Shootout special for Leafs

LANCE HORNBY, SUN MEDIA

, Last Updated: 10:48 AM ET

For one night, all those pitchforks and torches waving menacingly for a moonlight march on Bay St. turned back into blue and white pom-pons.

For one night, Vesa Toskala looked comfortable again in the Air Canada Centre, taking first star bows for his first win of the year, just the club's fourth.

For one night, the Leafs turned their helmets around in rally cap fashion and won a shootout, though turning around their season will be much, much harder.

"The hockey gods were with us," Matt Stajan said of a 2-1 win, but the Leafs were given full marks for effort, ending a five-game losing streak.

It didn't get them out of 30th place in the NHL and won't stop general manager Brian Burke from attempts to revamp the roster, but it showed they still care.

"We finally got (rewarded)," defenceman Ian White said. "Now we have to string a few together."

Despite some injuries, having played the night before and travelling, Ovechkin and company still might have viewed this as a guaranteed win. But he was kept in check by a combination of White, partner Francois Beauchemin and Stajan's line, with Phil Kessel one-on-one against him.

MOMENTARY LAPSE

The NHL's reigning MVP struck just once, when the Leafs new-look fourth line of Wayne Primeau, Jamal Mayers and Colton Orr had one of its few poor shifts. But Toskala made five stops on Ovechkin and forced him high on the shootout. The flipped lids on the bench in OT certainly hexed Eric Fehr of the Caps, who hit the crossbar late in regulation and had his stick snap in the shootout.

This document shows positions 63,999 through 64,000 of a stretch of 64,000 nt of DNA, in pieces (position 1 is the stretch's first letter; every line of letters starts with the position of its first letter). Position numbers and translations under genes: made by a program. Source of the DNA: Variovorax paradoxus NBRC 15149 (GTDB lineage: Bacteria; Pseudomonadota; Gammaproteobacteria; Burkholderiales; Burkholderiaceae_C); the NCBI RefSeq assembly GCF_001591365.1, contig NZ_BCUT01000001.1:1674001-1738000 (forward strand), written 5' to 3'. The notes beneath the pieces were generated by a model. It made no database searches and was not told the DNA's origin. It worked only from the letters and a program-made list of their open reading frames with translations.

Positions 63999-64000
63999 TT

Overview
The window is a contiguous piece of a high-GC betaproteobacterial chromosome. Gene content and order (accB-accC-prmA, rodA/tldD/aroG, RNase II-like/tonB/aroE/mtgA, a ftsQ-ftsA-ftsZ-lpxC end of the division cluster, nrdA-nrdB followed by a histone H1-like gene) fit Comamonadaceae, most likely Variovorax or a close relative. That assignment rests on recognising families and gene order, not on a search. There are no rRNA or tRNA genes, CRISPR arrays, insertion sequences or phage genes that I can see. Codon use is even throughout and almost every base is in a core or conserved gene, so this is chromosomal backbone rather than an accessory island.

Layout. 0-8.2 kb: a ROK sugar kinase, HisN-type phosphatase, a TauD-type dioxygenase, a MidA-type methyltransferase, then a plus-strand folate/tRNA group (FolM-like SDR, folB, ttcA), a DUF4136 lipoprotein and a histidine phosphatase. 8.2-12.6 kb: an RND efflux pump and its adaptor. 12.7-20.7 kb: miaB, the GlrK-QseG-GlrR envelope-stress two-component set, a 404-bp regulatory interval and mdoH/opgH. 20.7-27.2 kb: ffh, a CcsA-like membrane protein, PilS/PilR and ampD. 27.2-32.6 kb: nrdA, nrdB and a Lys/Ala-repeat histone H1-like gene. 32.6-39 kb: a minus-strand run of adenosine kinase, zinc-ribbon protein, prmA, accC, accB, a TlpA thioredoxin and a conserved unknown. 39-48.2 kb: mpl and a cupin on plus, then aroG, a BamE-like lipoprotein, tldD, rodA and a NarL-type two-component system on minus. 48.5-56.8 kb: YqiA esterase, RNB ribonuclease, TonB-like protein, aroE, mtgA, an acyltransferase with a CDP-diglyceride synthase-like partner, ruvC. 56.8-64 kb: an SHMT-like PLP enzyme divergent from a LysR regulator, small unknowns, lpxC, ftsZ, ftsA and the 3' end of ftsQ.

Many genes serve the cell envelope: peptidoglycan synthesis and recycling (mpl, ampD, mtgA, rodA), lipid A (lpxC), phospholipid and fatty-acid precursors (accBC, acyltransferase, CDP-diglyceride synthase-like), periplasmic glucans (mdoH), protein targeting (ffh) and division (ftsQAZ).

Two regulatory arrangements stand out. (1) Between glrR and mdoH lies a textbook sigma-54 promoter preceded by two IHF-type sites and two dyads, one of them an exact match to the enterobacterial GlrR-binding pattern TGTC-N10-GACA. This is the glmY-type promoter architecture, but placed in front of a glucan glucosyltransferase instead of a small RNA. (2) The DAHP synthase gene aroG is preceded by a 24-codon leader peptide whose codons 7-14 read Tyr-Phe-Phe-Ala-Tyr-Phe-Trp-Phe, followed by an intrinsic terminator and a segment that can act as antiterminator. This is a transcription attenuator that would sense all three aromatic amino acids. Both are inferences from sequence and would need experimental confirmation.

"We had to do something different," defenceman Tomas Kaberle said of the helmet change. "From now on, when a game goes to overtime, we have to do it again."

Toskala's personal shootout trauma had contributed to the Leafs awful record of 16-27 in tiebreakers.

"Nice to see him get a win for all his hard work," coach Ron Wilson said. "Beyond that first Bronx cheer he got (the 19,455 on hand knew full well he hasn't won this year and not since last Feb. 25 at home), he played well."

Kessel, meanwhile, buried his shootout chance on Semyon Varlamov, as did Niklas Hagman, after scoring a weird one in regulation on a Jason Blake shot that hit a Caps' defender, struck Hagman's hip and bounced in.

Stajan came up with the helmet gag and though Wilson was not about to equate it with Red Kelly's pyramid power, it had the desired psychological effect.

"In spite of what a lot of people believe, our attitude is good," Wilson said. "We took the game to them. You show Ovechkin too much respect, then you give him too much room. Francois came to me and said he wanted to play the whole game against him."

The Leafs, now 2-6-2 at home, had 39 shots on Varlamov, but missed another 23. All but the injured Jeff Finger, downed with a lower-body injury early in the game, had at least one shot.

LANCE.HORNBY@SUNMEDIA.CA


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